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rhesus factor

rhesus factor (Rh factor) An antigen whose presence or absence on the surface of red blood cells forms the basis of the rhesus blood group system. (The factor was first recognized in rhesus monkeys.) Most people possess the Rh factor, i.e. they are rhesus positive (Rh+). People who lack the factor are Rh–. If Rh+ blood is given to an Rh– patient, the latter develops anti-Rh antibodies. Subsequent transfusion of Rh+ blood results in agglutination, with serious consequences. Similarly, an Rh– pregnant woman carrying an Rh+ fetus may develop anti-Rh antibodies in her blood; these will react with the blood of a subsequent Rh+ fetus, causing anaemia in the newborn baby.

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rhesus factor

rhesus factor (Rh factor) (ree-sŭs) n. a group of antigens that may or may not be present on the surface of the red blood cells; it forms the basis of the rhesus blood group system. Most people have the rhesus factor, i.e. they are Rh-positive. People who lack the factor are termed Rh-negative. Incompatibility between Rh-positive and Rh-negative blood is an important cause of blood transfusion reactions and of haemolytic disease of the newborn. See also blood group.
www.blood.co.uk/pages/e13basic.html Explanation of the Rh factor from the National Blood Service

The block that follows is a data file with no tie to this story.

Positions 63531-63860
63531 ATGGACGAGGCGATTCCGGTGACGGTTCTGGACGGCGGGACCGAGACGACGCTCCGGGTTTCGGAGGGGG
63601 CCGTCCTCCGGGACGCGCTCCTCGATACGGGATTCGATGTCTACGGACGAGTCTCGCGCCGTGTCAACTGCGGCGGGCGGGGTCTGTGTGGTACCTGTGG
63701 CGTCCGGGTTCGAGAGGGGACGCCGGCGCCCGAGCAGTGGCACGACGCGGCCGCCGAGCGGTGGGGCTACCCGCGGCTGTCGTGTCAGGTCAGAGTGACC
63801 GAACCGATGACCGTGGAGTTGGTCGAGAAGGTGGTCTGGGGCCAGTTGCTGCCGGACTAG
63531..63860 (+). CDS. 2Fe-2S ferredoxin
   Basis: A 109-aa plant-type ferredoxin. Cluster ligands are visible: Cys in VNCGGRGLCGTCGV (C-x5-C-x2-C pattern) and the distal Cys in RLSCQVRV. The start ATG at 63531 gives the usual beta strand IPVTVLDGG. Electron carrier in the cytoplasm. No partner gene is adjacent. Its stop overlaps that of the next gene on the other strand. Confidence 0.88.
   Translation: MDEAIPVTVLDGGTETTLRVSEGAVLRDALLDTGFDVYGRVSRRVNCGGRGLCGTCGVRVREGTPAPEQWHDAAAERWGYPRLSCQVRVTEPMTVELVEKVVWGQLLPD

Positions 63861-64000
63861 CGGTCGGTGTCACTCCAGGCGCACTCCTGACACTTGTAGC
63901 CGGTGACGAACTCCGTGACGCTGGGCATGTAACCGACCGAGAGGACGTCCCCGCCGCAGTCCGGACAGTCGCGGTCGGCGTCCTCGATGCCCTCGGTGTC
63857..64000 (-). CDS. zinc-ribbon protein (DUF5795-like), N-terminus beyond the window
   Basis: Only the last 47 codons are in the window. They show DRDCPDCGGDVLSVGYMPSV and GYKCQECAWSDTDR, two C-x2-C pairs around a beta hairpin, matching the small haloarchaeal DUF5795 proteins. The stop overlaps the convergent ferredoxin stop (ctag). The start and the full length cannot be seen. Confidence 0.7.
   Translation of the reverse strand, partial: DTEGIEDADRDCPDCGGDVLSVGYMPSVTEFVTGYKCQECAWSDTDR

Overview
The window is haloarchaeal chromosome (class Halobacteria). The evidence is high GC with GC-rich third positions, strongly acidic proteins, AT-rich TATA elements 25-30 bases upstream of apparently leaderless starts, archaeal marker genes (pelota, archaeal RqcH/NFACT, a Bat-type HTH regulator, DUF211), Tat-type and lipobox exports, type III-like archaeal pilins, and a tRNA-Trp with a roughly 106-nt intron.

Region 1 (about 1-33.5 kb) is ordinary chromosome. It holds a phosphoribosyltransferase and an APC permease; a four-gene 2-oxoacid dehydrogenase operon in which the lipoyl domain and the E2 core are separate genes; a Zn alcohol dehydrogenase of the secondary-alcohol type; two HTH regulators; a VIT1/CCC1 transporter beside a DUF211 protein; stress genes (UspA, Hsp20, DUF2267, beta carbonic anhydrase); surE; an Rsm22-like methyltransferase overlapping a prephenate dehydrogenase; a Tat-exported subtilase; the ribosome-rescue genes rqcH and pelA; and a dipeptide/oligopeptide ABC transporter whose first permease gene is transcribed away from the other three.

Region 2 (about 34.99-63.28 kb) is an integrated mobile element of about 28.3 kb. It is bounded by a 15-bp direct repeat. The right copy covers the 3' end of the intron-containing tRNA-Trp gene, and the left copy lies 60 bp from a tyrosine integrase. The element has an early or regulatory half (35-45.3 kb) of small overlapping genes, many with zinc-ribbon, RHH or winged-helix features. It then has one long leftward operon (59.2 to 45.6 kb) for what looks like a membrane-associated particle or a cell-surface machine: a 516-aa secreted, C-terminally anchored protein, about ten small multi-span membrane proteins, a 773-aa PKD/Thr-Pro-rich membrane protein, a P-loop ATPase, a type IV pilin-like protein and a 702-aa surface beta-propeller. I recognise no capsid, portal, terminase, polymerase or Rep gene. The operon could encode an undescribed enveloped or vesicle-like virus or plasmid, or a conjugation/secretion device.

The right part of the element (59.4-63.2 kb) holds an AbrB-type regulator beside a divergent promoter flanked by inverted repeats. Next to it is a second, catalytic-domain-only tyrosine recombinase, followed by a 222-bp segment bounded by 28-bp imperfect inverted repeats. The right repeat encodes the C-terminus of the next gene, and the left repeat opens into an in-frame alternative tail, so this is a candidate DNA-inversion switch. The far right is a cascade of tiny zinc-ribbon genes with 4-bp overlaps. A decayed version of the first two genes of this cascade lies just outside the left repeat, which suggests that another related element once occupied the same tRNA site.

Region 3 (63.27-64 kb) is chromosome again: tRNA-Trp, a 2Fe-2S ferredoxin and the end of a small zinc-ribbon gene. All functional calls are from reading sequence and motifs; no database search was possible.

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rhesus factor

rhesus factor (Rh factor) An antigen that occurs on the surface of the red blood cells of some individuals (who are designated rhesus positive, Rh positive, or Rh+) but not of others (who are rhesus negative, Rh negative, or Rh–). An Rh– person will develop anti-Rh antibodies when given Rh+ blood; a subsequent transfusion of Rh+ blood will then cause agglutination. The phenomenon was first detected in rhesus monkeys (see CERCOPITHECIDAE).

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rhesus factor

rhesus factor (Rh factor) Any of a group of antigens found on the surface of erythrocytes (red blood cells). Rh-negative (Rh−) blood lacks the rhesus factor. Rh factor is present in c.85% of humans (Rh+). Rh incompatibility (an Rh− pregnant woman with an Rh+ fetus) can give rise to anaemia in newborn babies. The antigens were first identified in the blood of rhesus monkeys.

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Rhesus factor

Rhe·sus fac·tor / ˈrēsəs/ (abbr.: Rh fac·tor) • n. [in sing.] an antigen occurring on the red blood cells of many humans (around 85 percent) and some other primates. It is particularly important as a cause of hemolytic disease of the newborn and of incompatibility in blood transfusions.

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rhesus factor

rhesus factor an antigen occurring on the red blood cells of many humans (around 85 per cent) and some other primates. It is particularly important as a cause of haemolytic disease of the newborn and of incompatibility in blood transfusions. It was named in the 1940s for the rhesus monkey in which the antigen was first observed.

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Rh

Rh • abbr. Rhesus (factor). • symb. the chemical element rhodium.

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Rh

Rh, symbol for the element rhodium.

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rhesus factor

rhesus factor: see Rh factor.